No-Man’s Land No Longer
By rethinking disregarded alleys, our partners in Los Angeles are greening their city in new ways—and growing community strength in the process.
By Lisa W. Foderaro
Published May 28, 2023
Cities across the country are full of public places that no one wants to visit. They are paved over and often neglected. What if we could change that? By rethinking vacant lots and transforming alleys in Los Angeles, Trust for Public Land is creating a scalable model of green revitalization. Our Green Alleys work has enlisted community partners such as Equipo Verde to turn disregarded corridors into attractive, sustainable pathways.
When it comes to new parkland in the nation’s biggest cities, city leaders and residents need to get creative: think reclaiming a defunct rail line for use as bike path or transforming an asphalt schoolyard into a nature-filled play space. In Los Angeles, one untapped resource is the city’s network of alleys—900 miles of them.
But those alleys were designed long ago, without thought given to the tens of thousands of residents who would use them as thoroughfares. Compounding poor design are years of neglect, leaving them filled with trash, magnets for crime, and inhospitable to pedestrians.
Trust for Public Land, working with city agencies and local nonprofits, has started to turn these shunned spaces into linear parks, dotted with lemon trees, outfitted with new lighting, adorned with murals—and welcoming to all. Called Green Alleys, they are also engineered to capture and naturally filter rainwater so the underground aquifers in South L.A., important sources of drinking water, are replenished.
The result? A new network of pedestrian friendly corridors that do double duty as green infrastructure and sustainable thoroughfares. In March, Trust for Public Land celebrated the opening of the Central-Jefferson and Quincy Jones Green Alley networks. The two projects revitalized 11 underused alleyways in the historic Central Avenue jazz district.
More than 30,000 residents of South Los Angeles live within a 10-minute walk of the alleys, which, thanks to vegetation like flowering vines and espaliered trees, not only prevent flooding but counter urban heat. The Central Jefferson Green Alley network includes renovations to 0.62 linear miles of alleyway, while the Quincy Jones Green Alley network includes 0.17 linear miles, with both networks adjacent to local schools. The vibrant new alleys provide residents with a safe way to walk to school, access jobs, and run errands such as grocery shopping.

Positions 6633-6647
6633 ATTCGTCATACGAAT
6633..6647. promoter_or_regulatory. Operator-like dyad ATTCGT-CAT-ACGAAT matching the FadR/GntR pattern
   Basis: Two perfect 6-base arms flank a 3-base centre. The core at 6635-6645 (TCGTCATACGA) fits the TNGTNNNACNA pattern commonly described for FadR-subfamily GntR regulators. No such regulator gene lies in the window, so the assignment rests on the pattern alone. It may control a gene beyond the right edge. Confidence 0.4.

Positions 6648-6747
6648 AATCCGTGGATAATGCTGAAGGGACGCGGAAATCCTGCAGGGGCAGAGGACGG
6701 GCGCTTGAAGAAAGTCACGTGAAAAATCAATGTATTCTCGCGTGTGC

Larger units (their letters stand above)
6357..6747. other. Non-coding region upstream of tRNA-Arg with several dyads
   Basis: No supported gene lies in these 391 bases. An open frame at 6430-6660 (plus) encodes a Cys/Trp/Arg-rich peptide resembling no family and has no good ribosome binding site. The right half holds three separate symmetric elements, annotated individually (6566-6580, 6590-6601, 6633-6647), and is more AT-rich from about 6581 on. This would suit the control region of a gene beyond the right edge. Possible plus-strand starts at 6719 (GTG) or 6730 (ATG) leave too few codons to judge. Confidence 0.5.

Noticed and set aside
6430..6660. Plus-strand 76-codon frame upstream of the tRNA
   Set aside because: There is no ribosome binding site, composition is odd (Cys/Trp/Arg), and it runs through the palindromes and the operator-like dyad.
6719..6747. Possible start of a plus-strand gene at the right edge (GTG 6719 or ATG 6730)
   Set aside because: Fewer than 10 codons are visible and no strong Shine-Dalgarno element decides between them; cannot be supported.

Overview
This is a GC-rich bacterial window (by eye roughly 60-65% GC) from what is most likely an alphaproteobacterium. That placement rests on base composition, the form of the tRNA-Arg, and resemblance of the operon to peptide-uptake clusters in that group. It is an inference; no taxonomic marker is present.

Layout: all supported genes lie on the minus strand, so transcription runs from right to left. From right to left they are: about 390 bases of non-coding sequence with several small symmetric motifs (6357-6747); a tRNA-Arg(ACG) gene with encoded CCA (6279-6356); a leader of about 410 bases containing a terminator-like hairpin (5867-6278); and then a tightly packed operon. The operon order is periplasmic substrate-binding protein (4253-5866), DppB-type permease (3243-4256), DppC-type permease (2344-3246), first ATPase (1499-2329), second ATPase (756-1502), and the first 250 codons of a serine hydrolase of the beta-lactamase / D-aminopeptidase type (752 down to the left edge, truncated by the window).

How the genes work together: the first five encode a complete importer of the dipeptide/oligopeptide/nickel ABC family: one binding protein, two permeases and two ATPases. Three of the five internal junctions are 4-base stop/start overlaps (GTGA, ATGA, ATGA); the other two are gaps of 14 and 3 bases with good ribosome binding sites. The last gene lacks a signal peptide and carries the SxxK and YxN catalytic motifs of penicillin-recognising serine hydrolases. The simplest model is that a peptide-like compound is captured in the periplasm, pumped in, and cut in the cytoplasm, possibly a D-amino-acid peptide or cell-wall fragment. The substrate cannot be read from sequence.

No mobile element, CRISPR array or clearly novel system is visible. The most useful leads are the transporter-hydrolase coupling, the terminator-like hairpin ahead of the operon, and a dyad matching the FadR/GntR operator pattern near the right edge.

“Let’s take back something that’s going to be there for the kids in the long term.”
– Sonia Rodriguez, member of Equipo Verde
They were the latest in a series of Green Alleys TPL has worked on in recent years. In 2016, we repurposed nearly a mile of forbidding back alleys, now known as Avalon Green Alley, in the South Park neighborhood, and in 2020, we partnered with Pacoima Beautiful to unveil the Bradley Plaza and Green Alley in the Pacoima neighborhood. The plaza, previously a segment of Bradley Avenue, is now closed to vehicular traffic and includes a shade structure, fitness equipment, and an outdoor classroom.
Knitting the projects together was the crucial partnership between Trust for Public Land and Equipo Verde, a community group whose name means “Green Team” in English, and that has fiercely advocated for public funding and devoted weeknights and weekends to planting, painting, and trash removal.
Sonia Rodriguez, a member of Equipo Verde and one of TPL’s Community Impact Heroes, says collaborating with TPL catapulted members into new leadership roles and deepened their activism in the community, whether around public education or crime prevention. She explained that she and a neighbor were inspired to take a course at the Urban Peace Institute, while other members wound up joining other nonprofit organizations.
The Green Alleys, she says, “brought a lot of resources to the community,” prompting her and fellow residents to ask, “Why not our school? Why not our city? Let’s take back something that’s going to be there for the kids in the long term.”
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With the effects of climate change bearing down on cities, Green Alleys are making neighborhoods more resilient too. While Los Angeles is generally dry, when there is precipitation, it tends to arrive in torrents, flooding streets and alleys. The Central Jefferson Green Alley network is expected to capture and filter 1,300,000 gallons of stormwater per year, and Quincy Jones 263,000 gallons. The green infrastructure features include basins for capturing stormwater and rain gardens with native plants that naturally filter pollutants.
“Natural climate solutions work,” says Guillermo Rodriguez, TPL’s California state director and vice president for the Pacific region, adding that neighborhoods with Green Alley projects have already seen reduced flooding.
The Green Alleys program in Los Angeles underscores the power of thinking creatively about existing urban infrastructure. Reclaiming forgotten spaces enhances neighborhoods and provides residents with new outdoor opportunities. Such areas not only improve public health by giving children room to play and adults sustainable ways to move around: they also foster social bonds that translate to more engaged communities.
Lisa W. Foderaro is a senior writer and researcher for Trust for Public Land. Previously, she was a reporter for the New York Times, where she covered parks and the environment.
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